BANGOR, Maine — After nearly two years and hundreds of hours of discussion, the city’s special committee on comprehensive planning is ready to release its findings to the public.
Bangor typically embarks on crafting a new comprehensive plan every five years, City Planner David Gould said, as a way to give guidance and vision for the future development of the city. The plan essentially is a close-up look at all aspects of Bangor in the present while looking ahead at what it could be in the future.
The latest process began in the fall of 2008 and culminates with the drafting of a 40-page document that includes sections on housing, economic development, transportation, natural resources, schools, arts and regionalization, among others.
Some of the points and suggestions in the plan include:
— New housing development shall support community and economic development in terms of serving all segments of the population.
— Provide leadership in collaboration with public and private regional efforts whose goal it is to increase sound economic activity leading to the development of jobs and a cost-effective approach to bringing resources to Bangor and the region.
— Encourage appropriate and economically viable uses of Bangor’s historic structures to provide incentives and offset conservation costs.
— Sufficient land shall be acquired to provide for future growth and-or improvements to existing neighborhood schools.
“This is not a budget tool but more a policy document to guide city councilors,” Gould said.
Before the report is sent to the City Council for its consideration, the committee wants to hear views and comments from the community. A public session will be held at 7 p.m. Tuesday, May 25, at City Hall.
At the meeting, residents will be asked what makes Bangor different from other communities, what assets does Bangor have, how can Bangor be a healthier place to live and how can the city improve the many “gateways” that bring people to Bangor.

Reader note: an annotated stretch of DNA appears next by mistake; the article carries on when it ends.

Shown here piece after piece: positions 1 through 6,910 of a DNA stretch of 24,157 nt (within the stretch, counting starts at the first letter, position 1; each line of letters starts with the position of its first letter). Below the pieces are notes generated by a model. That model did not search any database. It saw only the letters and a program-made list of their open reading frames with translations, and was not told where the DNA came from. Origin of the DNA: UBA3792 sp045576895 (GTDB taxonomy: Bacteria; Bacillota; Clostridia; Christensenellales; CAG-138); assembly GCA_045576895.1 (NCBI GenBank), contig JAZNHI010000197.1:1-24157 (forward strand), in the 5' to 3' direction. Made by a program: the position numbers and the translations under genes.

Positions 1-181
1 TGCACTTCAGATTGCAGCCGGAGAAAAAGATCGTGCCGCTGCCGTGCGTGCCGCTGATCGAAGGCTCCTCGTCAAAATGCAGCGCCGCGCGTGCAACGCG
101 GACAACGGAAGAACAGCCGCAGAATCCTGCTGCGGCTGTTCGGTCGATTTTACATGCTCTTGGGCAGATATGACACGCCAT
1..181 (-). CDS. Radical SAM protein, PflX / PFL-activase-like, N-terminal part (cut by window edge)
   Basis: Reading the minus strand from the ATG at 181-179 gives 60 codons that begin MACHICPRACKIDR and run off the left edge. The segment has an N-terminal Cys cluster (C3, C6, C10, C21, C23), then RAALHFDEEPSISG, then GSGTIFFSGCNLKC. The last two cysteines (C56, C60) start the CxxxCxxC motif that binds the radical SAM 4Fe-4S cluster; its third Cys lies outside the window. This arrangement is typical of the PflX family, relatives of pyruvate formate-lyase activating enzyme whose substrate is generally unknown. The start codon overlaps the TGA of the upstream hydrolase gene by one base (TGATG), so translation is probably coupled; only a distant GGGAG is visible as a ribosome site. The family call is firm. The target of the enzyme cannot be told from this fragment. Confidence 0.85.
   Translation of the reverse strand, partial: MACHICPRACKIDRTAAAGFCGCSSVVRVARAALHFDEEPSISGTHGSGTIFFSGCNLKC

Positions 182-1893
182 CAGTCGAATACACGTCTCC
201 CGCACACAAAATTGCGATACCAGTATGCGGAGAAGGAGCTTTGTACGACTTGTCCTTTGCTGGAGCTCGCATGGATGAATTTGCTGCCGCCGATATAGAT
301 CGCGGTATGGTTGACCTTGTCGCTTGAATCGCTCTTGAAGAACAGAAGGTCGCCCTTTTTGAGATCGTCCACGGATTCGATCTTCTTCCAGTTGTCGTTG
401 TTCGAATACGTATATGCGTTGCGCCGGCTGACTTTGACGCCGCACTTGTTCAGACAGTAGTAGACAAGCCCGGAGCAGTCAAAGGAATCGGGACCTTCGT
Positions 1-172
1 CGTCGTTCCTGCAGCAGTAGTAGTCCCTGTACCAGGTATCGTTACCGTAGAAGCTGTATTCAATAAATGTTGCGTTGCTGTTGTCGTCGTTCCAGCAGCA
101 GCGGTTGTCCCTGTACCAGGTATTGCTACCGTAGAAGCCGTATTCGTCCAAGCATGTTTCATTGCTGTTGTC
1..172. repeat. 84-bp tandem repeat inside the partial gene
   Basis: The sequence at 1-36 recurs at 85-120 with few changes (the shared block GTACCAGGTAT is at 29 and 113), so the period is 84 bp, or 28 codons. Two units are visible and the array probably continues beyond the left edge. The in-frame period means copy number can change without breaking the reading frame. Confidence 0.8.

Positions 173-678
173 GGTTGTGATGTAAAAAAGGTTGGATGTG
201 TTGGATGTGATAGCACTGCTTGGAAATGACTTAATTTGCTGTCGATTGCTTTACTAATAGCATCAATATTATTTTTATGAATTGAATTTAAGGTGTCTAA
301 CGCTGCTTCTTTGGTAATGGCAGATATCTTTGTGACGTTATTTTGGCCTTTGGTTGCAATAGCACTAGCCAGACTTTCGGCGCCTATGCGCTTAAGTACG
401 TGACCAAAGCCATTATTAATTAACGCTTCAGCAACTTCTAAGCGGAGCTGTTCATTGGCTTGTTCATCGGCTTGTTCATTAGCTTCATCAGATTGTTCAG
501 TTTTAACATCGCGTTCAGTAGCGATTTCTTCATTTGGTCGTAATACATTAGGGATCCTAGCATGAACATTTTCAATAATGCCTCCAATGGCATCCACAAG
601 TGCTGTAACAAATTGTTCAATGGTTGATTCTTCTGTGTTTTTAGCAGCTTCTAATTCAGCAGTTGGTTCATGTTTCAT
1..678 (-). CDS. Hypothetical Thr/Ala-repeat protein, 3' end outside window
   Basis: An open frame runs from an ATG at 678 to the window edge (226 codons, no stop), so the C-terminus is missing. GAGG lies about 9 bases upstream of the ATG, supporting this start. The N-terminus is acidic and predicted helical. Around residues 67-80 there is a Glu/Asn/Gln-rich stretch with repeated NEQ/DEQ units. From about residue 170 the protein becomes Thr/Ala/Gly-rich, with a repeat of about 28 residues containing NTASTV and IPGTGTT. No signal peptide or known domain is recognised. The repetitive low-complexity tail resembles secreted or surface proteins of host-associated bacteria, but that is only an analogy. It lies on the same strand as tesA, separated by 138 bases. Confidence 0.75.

The last comprehensive plan update was in 2005. Gould said that process involved mostly planning staff and planning board members.
“There was not as much input from other entities of the city [in 2005],” he said. “So when it was done, it was a good plan, but when it went on to the City Council for adoption, they didn’t know much about it.”
This time around, the city reached out to a broader group of participants.
“We included a diverse group of people to help put together the plan. We broke the discussions up into topic areas, so we had sessions with bankers, members of the health care community, education officials,” Gould said.
The members included city councilors, planning board members, a school committee representative, a historic preservation committee member, a cultural commission member and four resident appointees.
One of the main things that emerged during the most recent comprehensive plan discussions was preserving Bangor’s diverse neighborhoods, the city planner said.
“A lot of people seemed to like our dense, urban residential core of the city and features like tree-lined streets and parks,” he said. “But we also found that so many things are tied together when we talk about promoting growth and economic development.”
Copies of the document are available for review at the planning office at Bangor City Hall during normal business hours from 8 a.m. to 4:30 p.m.